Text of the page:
What should have been a run of the mill drink in a Paisley cafe launched a landmark case which changed the law on negligence across the globe.
Now 90 years after May Donoghue found a dead snail in her bottle of ginger beer in the Wellmeadow Café, a statue in her honour has been unveiled by Renfrewshire’s Provost Lorraine Cameron.
Photo: Artist Mandy McIntosh with Provost Lorraine Cameron
Artist Mandy McIntosh was so inspired by the grandmother’s role as the claimant in the world renowned ‘snail in the bottle’ case, that she created the bronze statue.
The new sculpture is sited just yards from the original cafe, now long since gone, where May had gone to meet a friend in 1928.
May, then a single mum living in poverty in Glasgow’s East End, successfully sued the ginger beer manufacturer Stevenson’s after falling ill when she found the decomposing mollusc and pursued the action despite being ridiculed in the press.
The case was finally settled out of court in 1932, and May’s actions changed the worldwide laws on negligence and gave power to consumers.
Mandy’s work depicts the doting grandmother two decades after the case was settled, holding her twin granddaughters, Elizabeth and Evelyn, on their christening day in 1952, which is meant to represent the scales of justice.
Photo: Artist Mandy McIntosh
The artist originally crafted a doll sized depiction in clay and wax before it was cast into bronze at Edinburgh’s Powderhall foundry. The statue rests on an oak plinth with hand coloured bronze spirals which represent the snail.
Paisley-based Mandy used the only known remaining photo of May as the inspiration for the work and was keen to take on the project as traditionally there is a dearth of female statues in Scotland.
She said: “It’s great that Paisley is helping the lead the way to help redress the imbalance of females depicted in public art.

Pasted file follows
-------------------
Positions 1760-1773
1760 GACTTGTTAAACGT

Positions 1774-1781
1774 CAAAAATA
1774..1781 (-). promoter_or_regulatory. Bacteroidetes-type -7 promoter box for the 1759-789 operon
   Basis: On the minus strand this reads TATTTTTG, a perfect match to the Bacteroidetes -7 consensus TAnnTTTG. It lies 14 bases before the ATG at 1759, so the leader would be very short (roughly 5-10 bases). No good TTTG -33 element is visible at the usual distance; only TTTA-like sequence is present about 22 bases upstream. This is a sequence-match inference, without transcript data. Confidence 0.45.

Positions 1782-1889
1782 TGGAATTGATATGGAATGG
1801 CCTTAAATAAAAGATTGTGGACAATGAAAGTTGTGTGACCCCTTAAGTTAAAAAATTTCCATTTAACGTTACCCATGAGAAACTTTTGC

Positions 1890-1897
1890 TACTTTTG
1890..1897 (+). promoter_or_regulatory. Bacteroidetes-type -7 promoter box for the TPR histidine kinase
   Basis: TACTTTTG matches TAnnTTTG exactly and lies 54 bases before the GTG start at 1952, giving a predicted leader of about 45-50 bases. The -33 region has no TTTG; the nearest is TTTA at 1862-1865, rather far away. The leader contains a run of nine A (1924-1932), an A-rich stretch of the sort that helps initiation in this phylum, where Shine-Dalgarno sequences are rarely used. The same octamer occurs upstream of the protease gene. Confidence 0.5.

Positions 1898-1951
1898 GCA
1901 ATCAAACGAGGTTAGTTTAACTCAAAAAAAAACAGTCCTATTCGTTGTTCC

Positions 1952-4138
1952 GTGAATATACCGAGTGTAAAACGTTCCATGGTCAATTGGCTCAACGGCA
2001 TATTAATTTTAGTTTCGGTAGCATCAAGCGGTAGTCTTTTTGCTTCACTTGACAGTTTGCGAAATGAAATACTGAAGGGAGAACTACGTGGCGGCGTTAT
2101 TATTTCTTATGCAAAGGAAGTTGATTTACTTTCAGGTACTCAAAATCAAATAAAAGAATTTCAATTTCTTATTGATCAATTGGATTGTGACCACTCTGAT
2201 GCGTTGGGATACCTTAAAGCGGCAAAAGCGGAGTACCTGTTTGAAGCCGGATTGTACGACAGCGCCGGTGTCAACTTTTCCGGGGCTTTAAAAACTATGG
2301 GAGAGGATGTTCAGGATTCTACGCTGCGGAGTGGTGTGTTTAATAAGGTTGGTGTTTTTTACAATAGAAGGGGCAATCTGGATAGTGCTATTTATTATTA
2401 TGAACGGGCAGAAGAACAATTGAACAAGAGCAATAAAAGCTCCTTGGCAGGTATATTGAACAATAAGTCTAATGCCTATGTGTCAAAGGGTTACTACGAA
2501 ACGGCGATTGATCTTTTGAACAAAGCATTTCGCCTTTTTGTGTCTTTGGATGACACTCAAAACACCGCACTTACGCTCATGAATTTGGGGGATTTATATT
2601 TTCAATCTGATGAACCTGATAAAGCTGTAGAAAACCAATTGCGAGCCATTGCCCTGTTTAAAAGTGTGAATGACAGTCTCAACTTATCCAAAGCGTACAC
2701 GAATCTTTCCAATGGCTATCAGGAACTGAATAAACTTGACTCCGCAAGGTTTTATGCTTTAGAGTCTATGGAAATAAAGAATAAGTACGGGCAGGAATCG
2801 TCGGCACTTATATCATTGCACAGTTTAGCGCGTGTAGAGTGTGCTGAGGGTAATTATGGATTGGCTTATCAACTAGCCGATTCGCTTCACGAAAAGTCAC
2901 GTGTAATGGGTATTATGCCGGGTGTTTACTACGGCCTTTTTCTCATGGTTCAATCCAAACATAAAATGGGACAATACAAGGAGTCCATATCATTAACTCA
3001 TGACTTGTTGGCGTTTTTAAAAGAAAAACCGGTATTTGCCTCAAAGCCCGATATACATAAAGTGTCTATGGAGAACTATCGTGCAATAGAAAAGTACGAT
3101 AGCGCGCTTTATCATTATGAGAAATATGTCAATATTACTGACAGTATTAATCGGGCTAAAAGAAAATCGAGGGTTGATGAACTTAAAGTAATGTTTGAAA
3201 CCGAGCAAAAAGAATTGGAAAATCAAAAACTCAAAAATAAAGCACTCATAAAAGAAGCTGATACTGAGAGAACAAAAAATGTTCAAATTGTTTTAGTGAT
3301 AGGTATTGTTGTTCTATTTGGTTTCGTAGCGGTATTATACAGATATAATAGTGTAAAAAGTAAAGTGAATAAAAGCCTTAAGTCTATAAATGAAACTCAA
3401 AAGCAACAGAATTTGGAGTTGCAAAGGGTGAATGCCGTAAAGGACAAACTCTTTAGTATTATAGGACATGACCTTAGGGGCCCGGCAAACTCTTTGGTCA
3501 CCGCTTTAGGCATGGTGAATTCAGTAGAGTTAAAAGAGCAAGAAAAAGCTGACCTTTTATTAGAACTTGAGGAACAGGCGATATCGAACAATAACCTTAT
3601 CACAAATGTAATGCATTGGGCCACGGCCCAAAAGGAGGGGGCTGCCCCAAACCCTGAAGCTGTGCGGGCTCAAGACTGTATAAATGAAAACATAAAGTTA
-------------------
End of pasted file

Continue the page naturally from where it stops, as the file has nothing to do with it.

“May was a working class woman and hero, but after the case, it’s like she disappeared in her own lifetime and her own family didn’t even really know about her.
“She probably had the most to lose out of everyone, but despite that, she stood her ground and the impact she had was global. For someone of her background and class, that’s quite remarkable.”
The artist received funding for the project from Renfrewshire Council’s Culture, Heritage and Events fund, which was launched in 2015 as part of Paisley’s bid to be named UK City of Culture 2021.
Photo: May’s grand daughters (Twin) Elizabeth Cosby, Margaret Houston-Tomlin & (Twin) Evelyn Blair
Although the competition is over, its legacy continues with applications from local groups still being invited for further rounds of funding.
May’s granddaughter Maggie Houston-Tomlin, whose 65-year-old twin sisters, who now live in Oban and Bournemouth respectively, are represented in the sculpture, says the family are delighted she is being honoured.
Maggie, who was four when May died, only discovered the story of her grandmother after a distant branch of the family tracked her down eight years ago.
She said: “It’s absolutely fantastic this is happening. I’ve already been up to the site and can’t wait to come back to Paisley with my family to see the statue in-situ.
“My grandmother was such a brave lady and it’s a very special thing to happen. It’s incredible the influence someone from her humble background had.”
Provost Lorraine Cameron said: “May Donoghue was clearly a very strong woman who fought for what she believed in and I’m delighted that she will be represented with this piece of public art in Paisley town centre.
“Across Scotland there are traditionally very few statues of women and I hope that Mandy McIntosh’s statue will draw more people to Paisley to learn about May and be inspired by her story and place in legal history.”
Photo: Then and now: May Donoghue